The connection between the holidays and the spirit world has been forged over hundreds, if not thousands, of years. From Krampus to the Marleys (not to mention the tradition of Christmas-themed horror films), these seasonal tales seem as likely to warm your heart as they are to tingle your spine. Writers Theatre and PigPen Theatre Co.’s “The Hunter and The Bear” fits nicely into this tradition, albeit with a greater emphasis on the dark night of the soul than on the redemptive power of love and forgiveness.
Set in the lush forests of the Northwest during the pioneer days of yore, “The Hunter and The Bear” plays nimbly with archetypes: the headstrong single father, the vaguely sleazy entrepreneur, the perpetually spooked outsider. The seven young men who comprise PigPen Theatre Co. are a naturally dexterous bunch. Their multifaceted performance includes puppetry (of both the shadow and physical variety), Fleet Foxes-esque folk and a largely self-created, frequently haunting soundscape. Collette Pollard’s scenic design, a woodland that shifts from magical to nightmarish, gives the boys plenty of room to play.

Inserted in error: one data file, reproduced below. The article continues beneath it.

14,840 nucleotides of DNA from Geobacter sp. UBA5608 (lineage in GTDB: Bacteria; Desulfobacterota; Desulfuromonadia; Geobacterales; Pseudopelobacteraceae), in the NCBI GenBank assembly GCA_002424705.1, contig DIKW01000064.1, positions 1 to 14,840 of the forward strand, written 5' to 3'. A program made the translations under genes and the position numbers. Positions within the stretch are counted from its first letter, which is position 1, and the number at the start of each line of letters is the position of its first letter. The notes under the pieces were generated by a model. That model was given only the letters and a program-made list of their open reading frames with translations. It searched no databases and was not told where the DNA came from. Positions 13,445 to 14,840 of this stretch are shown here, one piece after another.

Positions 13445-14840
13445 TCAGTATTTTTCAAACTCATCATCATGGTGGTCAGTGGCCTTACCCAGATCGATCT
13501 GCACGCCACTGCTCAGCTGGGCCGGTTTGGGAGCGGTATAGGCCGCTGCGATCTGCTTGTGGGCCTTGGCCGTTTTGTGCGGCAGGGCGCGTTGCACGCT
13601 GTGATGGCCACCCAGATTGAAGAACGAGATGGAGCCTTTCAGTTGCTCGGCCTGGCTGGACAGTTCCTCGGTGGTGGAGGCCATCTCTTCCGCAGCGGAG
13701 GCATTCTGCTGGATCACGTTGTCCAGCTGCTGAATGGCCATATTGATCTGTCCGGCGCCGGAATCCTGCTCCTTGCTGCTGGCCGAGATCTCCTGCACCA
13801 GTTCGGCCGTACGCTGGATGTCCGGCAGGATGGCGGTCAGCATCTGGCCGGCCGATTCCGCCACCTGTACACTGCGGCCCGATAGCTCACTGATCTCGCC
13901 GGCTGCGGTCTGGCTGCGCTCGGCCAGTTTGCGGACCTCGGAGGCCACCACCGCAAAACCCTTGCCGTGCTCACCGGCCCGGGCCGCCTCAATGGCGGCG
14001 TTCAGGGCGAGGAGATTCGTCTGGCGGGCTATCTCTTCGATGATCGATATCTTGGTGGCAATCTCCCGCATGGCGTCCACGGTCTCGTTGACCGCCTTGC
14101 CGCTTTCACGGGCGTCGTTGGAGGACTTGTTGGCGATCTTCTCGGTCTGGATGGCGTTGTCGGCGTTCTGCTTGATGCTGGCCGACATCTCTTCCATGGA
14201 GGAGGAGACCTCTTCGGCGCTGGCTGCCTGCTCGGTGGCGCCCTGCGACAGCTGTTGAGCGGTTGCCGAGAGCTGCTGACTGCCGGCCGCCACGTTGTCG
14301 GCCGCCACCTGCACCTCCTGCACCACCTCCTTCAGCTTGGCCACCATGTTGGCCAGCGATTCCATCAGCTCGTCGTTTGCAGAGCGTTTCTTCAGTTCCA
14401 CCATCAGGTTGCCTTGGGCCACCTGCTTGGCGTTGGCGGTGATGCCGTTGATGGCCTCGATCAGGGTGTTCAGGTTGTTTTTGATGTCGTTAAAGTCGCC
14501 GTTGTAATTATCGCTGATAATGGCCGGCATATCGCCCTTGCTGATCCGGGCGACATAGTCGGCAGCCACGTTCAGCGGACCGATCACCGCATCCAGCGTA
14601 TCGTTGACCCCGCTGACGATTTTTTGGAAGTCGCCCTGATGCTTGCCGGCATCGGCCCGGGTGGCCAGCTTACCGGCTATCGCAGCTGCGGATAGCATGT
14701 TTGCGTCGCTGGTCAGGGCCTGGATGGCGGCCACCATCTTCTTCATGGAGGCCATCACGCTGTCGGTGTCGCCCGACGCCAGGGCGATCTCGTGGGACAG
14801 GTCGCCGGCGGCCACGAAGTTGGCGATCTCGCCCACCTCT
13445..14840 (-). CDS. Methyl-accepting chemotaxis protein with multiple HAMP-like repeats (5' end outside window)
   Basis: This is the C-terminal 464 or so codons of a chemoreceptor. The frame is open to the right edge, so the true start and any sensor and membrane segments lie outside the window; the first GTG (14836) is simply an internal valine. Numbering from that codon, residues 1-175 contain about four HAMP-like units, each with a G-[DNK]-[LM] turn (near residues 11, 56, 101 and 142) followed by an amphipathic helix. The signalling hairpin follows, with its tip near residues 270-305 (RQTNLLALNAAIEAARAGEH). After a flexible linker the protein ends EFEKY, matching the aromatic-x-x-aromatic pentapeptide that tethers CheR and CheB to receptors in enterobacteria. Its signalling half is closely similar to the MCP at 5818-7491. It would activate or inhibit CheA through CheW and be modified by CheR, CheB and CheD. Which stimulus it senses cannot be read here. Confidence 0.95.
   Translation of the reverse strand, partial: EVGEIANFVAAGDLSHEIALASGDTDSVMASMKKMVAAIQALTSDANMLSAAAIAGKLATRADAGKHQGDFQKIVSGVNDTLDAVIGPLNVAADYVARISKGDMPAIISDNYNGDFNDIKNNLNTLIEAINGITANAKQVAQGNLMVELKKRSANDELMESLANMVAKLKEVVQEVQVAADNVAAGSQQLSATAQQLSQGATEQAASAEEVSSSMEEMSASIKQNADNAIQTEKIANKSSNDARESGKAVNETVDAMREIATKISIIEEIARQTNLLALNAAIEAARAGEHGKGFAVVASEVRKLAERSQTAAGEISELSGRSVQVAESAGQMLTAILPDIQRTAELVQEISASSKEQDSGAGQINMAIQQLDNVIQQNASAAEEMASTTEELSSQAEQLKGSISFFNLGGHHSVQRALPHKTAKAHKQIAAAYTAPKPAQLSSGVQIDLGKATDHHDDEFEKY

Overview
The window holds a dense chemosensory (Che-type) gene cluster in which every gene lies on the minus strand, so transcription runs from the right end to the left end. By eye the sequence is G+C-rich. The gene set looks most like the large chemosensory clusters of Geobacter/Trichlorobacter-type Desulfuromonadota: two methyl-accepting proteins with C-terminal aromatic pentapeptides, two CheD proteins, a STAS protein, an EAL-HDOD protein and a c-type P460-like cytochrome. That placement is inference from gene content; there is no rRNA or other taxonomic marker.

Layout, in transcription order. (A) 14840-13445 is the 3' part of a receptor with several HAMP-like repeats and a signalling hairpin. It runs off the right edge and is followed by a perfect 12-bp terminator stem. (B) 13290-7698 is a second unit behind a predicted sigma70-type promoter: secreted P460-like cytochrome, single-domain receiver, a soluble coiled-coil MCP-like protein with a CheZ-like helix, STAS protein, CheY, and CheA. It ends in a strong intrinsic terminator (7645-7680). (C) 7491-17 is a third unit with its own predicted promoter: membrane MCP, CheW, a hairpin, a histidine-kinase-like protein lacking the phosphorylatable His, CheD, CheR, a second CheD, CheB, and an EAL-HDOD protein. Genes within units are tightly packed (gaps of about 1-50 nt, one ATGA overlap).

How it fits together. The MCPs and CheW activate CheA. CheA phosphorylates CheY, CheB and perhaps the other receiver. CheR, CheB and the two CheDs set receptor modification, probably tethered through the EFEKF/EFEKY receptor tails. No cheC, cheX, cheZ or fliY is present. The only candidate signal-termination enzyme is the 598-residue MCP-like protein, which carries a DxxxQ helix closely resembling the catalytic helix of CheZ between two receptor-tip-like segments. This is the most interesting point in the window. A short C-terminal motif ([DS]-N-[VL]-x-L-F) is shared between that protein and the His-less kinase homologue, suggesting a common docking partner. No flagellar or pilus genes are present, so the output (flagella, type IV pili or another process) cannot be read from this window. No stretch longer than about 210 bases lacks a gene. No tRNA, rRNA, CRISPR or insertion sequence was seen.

An energetic bunch, PigPen tell their tale with equal parts ingenuity and precision. In the spirit of devised work, the play’s narrative is fused to its action. Despite the sedentary nature of telling ghost stories, “The Hunter and The Bear” is frequently on the move, whether in hot pursuit of the folkloric beast of its title or in well orchestrated exchanges of instruments or Scott Dickens’ ingenious props. At one-hundred minutes, the play is relatively long for being without an intermission but given the subject matter, as well as the expert pacing, you’ll be glad that it charges along as it does. After all, what kind of ghost story has a bathroom break?
Unfortunately when the climax arrives it becomes clear that the play has painted itself into a corner, leading to a twist and subsequent heavy-handed morality that, by comparison to the tightness of the action that leads up to it, is bound to disappoint, even if only slightly. Still, theatrical fare this time of year is not always designed for the adventurous. “The Hunter and The Bear” succeeds in delivering a fresh take on a tale as old as time. (Kevin Greene)
Writers Theatre, 325 Tudor Court, Glencoe, (847)242-6000, writerstheatre.org, $35-$80. Through January 22.